Instead, FEMA has relied on its Transitional Shelter Assistance program, which helps cover the costs for survivors to stay in motels and is poorly designed to help families with the lowest incomes. Participating motels often charge survivors daily fees or require survivors to have credit cards or put down security deposits – all of which can act as barriers for low income households. More recently, FEMA abruptly ended its TSA program for Puerto Rican disaster survivors,regardless of whether the survivors living in the motels had nowhere to go. FEMA has also relied on state-run disaster recovery programs, which have experienced significant delays.

Because of FEMA’s neglect, thousands of families have had no choice but to double or triple up with other low income families, return to unsafe and unhealthy homes, sleep in cars, or pay more than half of their limited income on rent, putting them at risk of evictions and, in worst cases, homelessness. There are already accounts of individuals displaced by the 2017 disasters who have been referred to state emergency homeless assistance programs as a result of FEMA’s failure to address longer-term housing needs.

NLIHC president and CEO Diane Yentel stated, “It is unacceptable that FEMA is choosing to retraumatize these U.S. citizens and put them at increased risk of homelessness. Congress must hold the administration accountable by requiring FEMA to provide families with the proven longer-term disaster housing assistance that has been used to help survivors get back on their feet after other past disasters.”

Senator Bill Nelson (D-FL) introduced S. 2880, the ‘‘Disaster Housing Assistance Act,” and Senator Elizabeth Warren (D-MA) and Representative Adriano Espaillat (D-NY) introduced S. 2996 and H.R. 5474, the “Housing Victims of 5 Major Disasters Act of 2018.” Both bills would immediately make available DHAP to low income survivors. Advocates can help disaster survivors by calling their members of Congress and urging them to cosponsor the bills.

Protecting Tenants of Foreclosure Act

Protecting Tenants at Foreclosure ActPresident Trump signed into law a permanent extension of the “Protecting Tenants at Foreclosure Act” (PTFA) on May 24. The PTFA, which expired at the end of 2014, enables renters whose homes were in foreclosure to remain in their homes for at least 90 days or for the term of their lease, whichever is greater. Senator Richard Blumenthal (D-CT) and Representative Keith Ellison (D-MN) had earlier introduced legislation (S. 325/HR 915) to permanently extend the PTFA. Making the PTFA permanent has long been an NLIHC policy priority.

The PTFA, enacted in 2009 with significant NLIHC input, was the only federal protection for renters living in foreclosed properties. During the financial crisis, inappropriate lending, falling home prices, and high unemployment led to a high number of foreclosures across the U.S. The impact of these foreclosures was not limited to homeowners, however; renters lost their homes every day when the owner of the home they were renting went into foreclosure. Unlike homeowners who have some indication that a foreclosure is coming, renters are often caught entirely off guard.

"The PTFA provides most renters with the right to at least 90 days’ notice before being required to move after a foreclosure. Before the permanent extension, renters, who often have no idea that their landlords are behind on mortgage payments, could be evicted with just a few days’ notice in most states."

The PTFA provides most renters with the right to at least 90 days’ notice before being required to move after a foreclosure. Before the permanent extension, renters, who often have no idea that their landlords are behind on mortgage payments, could be evicted with just a few days’ notice in most states.

Under PTFA, tenants with Section 8 Housing Choice Voucher assistance have additional protections allowing them to retain their Section 8 lease and requiring the successor-in-interest to assume the housing assistance payment contract associated with that lease.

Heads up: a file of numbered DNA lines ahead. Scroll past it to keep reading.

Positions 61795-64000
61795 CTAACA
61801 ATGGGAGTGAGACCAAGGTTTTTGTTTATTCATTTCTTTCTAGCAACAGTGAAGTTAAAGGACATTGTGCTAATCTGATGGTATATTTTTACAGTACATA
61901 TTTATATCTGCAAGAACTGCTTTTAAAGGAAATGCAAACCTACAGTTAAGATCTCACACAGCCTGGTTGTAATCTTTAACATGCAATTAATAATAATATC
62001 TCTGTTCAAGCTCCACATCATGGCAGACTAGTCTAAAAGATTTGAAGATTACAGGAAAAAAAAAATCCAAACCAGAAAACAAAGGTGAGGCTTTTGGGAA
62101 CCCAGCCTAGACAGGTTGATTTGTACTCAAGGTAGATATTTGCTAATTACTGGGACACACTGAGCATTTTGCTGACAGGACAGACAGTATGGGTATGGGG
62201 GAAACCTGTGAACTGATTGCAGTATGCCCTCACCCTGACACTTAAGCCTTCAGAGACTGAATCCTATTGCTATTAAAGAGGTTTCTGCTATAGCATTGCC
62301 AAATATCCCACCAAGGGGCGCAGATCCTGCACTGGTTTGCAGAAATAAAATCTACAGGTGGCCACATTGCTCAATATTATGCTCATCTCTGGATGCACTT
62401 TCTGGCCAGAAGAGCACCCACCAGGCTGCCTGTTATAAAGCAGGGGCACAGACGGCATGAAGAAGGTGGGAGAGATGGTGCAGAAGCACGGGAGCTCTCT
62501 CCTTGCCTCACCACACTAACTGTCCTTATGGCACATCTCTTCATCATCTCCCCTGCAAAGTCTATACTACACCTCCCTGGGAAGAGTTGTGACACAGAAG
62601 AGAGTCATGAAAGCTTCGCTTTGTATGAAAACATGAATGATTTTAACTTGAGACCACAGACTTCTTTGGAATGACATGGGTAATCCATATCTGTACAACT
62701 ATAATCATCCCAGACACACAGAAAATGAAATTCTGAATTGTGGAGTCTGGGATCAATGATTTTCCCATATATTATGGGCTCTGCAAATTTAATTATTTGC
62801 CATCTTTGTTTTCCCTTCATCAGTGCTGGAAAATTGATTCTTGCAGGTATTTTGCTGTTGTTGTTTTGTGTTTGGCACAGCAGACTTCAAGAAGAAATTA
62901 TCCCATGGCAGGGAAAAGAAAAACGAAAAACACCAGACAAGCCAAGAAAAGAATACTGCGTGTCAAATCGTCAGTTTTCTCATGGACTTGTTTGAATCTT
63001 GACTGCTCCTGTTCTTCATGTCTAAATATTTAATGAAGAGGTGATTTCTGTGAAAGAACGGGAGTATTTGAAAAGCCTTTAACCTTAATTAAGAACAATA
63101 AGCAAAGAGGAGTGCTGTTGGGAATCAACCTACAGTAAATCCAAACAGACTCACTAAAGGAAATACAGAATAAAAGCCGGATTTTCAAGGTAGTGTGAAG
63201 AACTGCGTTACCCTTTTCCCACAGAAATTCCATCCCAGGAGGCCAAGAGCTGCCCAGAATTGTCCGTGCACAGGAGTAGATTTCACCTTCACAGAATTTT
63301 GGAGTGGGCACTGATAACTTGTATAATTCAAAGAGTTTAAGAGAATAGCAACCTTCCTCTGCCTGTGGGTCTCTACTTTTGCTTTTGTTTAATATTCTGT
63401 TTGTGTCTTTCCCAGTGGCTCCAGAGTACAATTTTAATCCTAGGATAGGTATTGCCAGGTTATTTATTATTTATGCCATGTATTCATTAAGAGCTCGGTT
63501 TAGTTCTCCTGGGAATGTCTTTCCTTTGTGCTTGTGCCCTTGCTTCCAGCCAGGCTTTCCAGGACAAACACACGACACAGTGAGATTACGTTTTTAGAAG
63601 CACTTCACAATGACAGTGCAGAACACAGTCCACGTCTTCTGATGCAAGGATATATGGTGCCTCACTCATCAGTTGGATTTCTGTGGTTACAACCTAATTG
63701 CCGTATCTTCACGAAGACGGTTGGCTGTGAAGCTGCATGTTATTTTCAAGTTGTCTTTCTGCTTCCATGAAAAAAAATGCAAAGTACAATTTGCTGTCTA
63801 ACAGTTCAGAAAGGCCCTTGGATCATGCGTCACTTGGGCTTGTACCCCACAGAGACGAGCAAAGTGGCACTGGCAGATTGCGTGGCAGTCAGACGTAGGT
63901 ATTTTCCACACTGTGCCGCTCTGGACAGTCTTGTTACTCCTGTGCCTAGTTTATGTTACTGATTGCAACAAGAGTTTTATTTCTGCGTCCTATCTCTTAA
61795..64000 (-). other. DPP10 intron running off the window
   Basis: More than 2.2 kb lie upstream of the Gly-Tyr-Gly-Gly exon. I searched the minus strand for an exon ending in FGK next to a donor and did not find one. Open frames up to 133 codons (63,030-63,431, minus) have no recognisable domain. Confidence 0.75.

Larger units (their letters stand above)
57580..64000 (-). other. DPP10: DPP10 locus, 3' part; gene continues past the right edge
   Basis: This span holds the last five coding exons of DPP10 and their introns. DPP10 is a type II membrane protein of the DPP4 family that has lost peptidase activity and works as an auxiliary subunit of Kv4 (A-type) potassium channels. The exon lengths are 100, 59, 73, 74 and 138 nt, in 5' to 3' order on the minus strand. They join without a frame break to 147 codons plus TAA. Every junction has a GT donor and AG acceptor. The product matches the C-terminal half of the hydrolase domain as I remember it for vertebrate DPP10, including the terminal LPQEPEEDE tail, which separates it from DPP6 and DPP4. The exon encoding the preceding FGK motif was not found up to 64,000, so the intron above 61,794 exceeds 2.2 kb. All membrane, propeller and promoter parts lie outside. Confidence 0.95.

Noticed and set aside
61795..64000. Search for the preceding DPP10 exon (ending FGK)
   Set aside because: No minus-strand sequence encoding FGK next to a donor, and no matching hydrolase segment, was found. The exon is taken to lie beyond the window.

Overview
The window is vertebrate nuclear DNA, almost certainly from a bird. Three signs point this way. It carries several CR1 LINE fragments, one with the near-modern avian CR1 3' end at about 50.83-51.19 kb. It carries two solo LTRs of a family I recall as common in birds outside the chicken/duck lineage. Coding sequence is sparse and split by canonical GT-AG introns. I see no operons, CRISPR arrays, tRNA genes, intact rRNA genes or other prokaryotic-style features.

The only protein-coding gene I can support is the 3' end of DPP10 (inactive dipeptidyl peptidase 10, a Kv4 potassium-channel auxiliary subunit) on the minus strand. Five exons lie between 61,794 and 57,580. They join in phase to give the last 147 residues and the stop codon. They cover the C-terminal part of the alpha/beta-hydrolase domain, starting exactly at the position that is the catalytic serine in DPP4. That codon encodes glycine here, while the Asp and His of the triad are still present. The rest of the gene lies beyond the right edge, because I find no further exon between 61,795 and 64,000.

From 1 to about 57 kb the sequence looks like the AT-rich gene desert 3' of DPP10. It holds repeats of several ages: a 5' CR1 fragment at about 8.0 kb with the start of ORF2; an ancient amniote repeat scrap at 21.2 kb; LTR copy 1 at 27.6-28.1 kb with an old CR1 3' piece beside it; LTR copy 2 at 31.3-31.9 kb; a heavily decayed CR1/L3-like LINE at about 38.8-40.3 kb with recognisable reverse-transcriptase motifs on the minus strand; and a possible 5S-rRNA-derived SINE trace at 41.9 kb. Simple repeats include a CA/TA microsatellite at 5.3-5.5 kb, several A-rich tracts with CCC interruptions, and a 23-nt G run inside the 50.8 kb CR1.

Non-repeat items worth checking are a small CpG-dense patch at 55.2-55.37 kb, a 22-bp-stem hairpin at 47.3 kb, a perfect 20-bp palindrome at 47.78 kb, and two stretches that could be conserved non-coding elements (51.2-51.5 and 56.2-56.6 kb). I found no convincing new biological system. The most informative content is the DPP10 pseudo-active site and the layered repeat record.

The PTFA applies to all foreclosures on all residential properties; traditional one-unit single family homes are covered, as are multi-unit properties. The law applies in cases of both judicial and nonjudicial foreclosures. Tenants with lease rights of any kind, including month-to-month leases or leases terminable at will, are protected as long as the tenancy is in effect as of the date of transfer of title at foreclosure.

The PTFA applies in all states but does not override more protective state laws.

Detroit, Michigan — Demolition of the Brewster-Douglass public housing projects.
Detroit, Michigan — Demolition of the Brewster-Douglass
public housing projects.

HUD Withdraws Proposed Demolition/Disposition Rule

HUD, under Secretary Ben Carson, took two actions that could weaken protections for public housing residents when their public housing agency (PHA) seeks to demolish or dispose of (sell) their development.

First, HUD withdrew a proposed rule that could have provided better resident protections from PHA abuses in the demolition/disposition application and implementation process. Advocates worked for years to secure the protections in the proposed rule.

The proposed rule would have:

  • Provided guidance to ensure there is more effective resident feedback.
  • Explicitly stated that HUD would not consider an application unless it included all of the significant information required for residents to be fully informed.
  • Clearly stated that demolition or disposition is a Significant Amendment to the PHA Plan. It would also have required a PHA to certify that it included proposed demolition or disposition in its PHA Plan or Significant Amendment in order to ensure involvement by the Resident Advisory Board, energetic outreach to residents and the public, and a public hearing.
  • Strengthened the notice that must be provided to residents who would be relocated.
  • Added civil rights requirements.

The second harmful action was withdrawing Notice PIH 2012-07, written in 2012 as a result of persistent efforts by advocates. That Notice purposely served as a reminder to residents, the public, and PHAs of PHAs’ obligations regarding resident involvement and the role of the PHA Plan under demolition/disposition and PHA Plan regulations. The replacement Notice PIH 2018-04 significantly downplays the role of resident consultation, the PHA Plan, and other resident-oriented features.

[1]        The bill would not change rent policies in the Section 8 Project-based Rental Assistance program, except for former public housing properties that converted to PBRA under the Rental Assistance Demonstration.

[2]        The bill would also allow HUD to set rents higher than 30 percent of gross income for seniors and people with disabilities.